"My soul, wait silently for God alone, for my expectation is from Him. He only is my rock and my salvation; He is my defense; I shall not be moved. In God is my salvation and my glory; the rock of my strength, and my refuge, is in God." (v. 5-7)
"God has spoken once, twice I have heard this: that power belongs to God. Also to You, O Lord, belongs mercy; for You render to each one according to his work." (v. 11-12)
In Psalm 107:8-9 David speaks beautifully and plainly about the effect God has on a soul that yields to Him:
"Oh, that men would give thanks to the LORD for His goodness, and for His wonderful works to the children of men! For He satisfies the longing soul, and fills the hungry soul with goodness."
And in the short Psalm 131 he speaks from the standpoint of one who has control over his soul:
“LORD, my heart is not haughty, nor my eyes lofty. Neither do I concern myself with great matters, nor with things too profound for me. Surely I have calmed and quieted my soul, like a weaned child with his mother; like a weaned child is my soul within me. O Israel, hope in the LORD from this time forth and forever.”
As spiritually alive people we have the ability to take command of our own souls and have them yield to the Lord Jesus Christ. This means that He will have control over our minds, wills and emotions.
This can be scary for Christians that aren’t accustomed to walking after the Spirit but, after all, did we not become Christians by proclaiming that Jesus was our Lord?
“…if you confess with your mouth the Lord Jesus and believe in your heart that God has raised Him from the dead, you will be saved.” (Romans 10:9)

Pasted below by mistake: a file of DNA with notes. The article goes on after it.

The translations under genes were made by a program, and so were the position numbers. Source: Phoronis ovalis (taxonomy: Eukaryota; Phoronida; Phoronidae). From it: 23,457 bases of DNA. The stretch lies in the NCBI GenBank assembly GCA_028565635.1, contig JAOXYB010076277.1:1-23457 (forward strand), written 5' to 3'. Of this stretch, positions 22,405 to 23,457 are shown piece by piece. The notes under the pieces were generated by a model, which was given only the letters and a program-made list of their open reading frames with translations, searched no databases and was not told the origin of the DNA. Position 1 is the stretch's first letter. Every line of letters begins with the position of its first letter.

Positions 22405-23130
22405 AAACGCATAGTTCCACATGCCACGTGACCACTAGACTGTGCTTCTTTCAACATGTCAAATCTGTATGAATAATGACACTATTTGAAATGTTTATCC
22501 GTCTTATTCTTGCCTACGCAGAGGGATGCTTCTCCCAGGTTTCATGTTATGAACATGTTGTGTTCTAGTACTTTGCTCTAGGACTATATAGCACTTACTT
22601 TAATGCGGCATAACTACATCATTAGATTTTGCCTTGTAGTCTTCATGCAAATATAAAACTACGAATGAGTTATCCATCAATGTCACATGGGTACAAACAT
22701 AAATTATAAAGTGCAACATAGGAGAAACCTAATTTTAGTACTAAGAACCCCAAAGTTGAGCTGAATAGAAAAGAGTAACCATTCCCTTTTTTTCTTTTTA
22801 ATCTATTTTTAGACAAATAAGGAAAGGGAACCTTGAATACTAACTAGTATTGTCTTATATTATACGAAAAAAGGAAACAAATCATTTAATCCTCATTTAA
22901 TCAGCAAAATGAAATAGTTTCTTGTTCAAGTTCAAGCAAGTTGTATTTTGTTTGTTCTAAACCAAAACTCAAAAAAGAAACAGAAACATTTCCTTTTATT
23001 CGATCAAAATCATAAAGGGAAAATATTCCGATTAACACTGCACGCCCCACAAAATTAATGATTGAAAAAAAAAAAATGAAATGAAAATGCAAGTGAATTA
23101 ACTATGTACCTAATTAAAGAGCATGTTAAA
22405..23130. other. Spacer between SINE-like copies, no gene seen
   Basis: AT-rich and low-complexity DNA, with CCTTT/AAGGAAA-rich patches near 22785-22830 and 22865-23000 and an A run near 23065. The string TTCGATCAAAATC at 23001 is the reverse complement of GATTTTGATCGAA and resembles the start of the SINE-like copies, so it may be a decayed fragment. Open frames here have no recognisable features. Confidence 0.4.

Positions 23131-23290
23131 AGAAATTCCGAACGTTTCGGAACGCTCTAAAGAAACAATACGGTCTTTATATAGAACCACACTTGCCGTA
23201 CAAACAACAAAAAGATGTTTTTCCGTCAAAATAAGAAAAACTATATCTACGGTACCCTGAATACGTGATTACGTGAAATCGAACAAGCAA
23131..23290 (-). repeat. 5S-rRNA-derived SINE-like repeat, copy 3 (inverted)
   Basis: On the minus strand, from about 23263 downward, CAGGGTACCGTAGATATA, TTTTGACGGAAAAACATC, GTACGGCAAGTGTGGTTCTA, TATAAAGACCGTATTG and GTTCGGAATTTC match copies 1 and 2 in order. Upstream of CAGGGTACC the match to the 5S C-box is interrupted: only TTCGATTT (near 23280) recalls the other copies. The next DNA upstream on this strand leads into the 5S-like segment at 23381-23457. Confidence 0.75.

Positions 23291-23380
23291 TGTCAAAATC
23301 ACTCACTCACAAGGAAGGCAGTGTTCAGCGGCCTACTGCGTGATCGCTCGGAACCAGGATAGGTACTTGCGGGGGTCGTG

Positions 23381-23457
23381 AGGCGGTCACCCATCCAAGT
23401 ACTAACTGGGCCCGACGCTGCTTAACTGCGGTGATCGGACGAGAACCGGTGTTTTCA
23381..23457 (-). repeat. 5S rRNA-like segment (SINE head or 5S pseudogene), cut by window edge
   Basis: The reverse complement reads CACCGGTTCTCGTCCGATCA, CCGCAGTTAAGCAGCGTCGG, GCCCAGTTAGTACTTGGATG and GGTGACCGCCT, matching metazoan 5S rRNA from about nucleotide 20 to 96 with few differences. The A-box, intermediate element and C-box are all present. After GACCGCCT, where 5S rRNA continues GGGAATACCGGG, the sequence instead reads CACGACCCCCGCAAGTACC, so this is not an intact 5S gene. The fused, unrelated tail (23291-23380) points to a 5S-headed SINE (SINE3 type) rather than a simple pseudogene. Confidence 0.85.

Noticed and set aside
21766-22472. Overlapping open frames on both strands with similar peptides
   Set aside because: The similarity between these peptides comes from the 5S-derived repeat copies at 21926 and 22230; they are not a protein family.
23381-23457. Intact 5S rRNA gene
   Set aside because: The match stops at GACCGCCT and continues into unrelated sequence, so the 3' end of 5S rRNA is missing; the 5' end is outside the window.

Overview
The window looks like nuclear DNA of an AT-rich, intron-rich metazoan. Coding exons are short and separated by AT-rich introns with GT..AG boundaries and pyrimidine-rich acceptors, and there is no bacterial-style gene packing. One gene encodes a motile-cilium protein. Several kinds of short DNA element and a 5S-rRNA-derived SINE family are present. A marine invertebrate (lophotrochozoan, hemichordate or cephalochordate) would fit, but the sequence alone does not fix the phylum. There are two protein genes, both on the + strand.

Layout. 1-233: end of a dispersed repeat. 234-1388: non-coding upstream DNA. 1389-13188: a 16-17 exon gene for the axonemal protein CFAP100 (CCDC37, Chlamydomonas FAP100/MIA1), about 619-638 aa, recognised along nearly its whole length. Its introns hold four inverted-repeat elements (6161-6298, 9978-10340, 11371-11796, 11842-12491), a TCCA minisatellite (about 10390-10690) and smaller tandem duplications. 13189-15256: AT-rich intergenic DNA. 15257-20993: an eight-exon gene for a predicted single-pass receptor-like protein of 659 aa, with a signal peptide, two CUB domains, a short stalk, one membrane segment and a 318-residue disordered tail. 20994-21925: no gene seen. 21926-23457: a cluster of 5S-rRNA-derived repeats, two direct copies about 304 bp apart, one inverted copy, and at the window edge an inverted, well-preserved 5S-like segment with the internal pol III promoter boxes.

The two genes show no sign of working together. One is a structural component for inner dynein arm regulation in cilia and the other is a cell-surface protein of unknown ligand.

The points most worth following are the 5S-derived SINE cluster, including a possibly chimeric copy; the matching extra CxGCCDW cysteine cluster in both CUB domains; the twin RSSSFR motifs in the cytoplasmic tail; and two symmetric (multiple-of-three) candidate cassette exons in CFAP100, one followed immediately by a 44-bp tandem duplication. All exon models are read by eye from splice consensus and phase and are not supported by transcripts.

Jesus came to be Lord (the Greek word for Lord is “kurios” and this means “Owner”) of us all.
“For to this end Christ died and rose and lived again, that He might be Lord of both the dead and the living.” (Romans 14:9)
We MUST come to the conclusion that no matter how capable we are as individuals, Jesus, the Ruler of the Universe, is more so. Conceding this truth, the next step is to actually turn our entire selves: spirit, soul and body over to the One who paid such a high price for us.
I will close by praying a blessing over you. This blessing is a paraphrase of Psalm121:
I pray that you will lift up your eyes to the hills because your help comes from higher than you and me. Your help comes from the LORD, Who made heaven and earth. He will not allow your foot to be moved – He will protect you. He who keeps you will not slumber – He never sleeps. Behold, He who keeps Israel shall neither slumber nor sleep. The LORD is your keeper – He can do this thing. He does not need your help, just your cooperation. The LORD is your shade at your right hand. The sun shall not strike you by day, nor the moon by night. You will be kept safe. The LORD shall preserve you from all evil; He shall preserve your soul. The LORD shall preserve your going out and your coming in from this time forth, and even forevermore. Amen.
Pastor Mike McInerney
Mike McInerney Ministries, Inc.
© October 17, 2010
(For use with permission)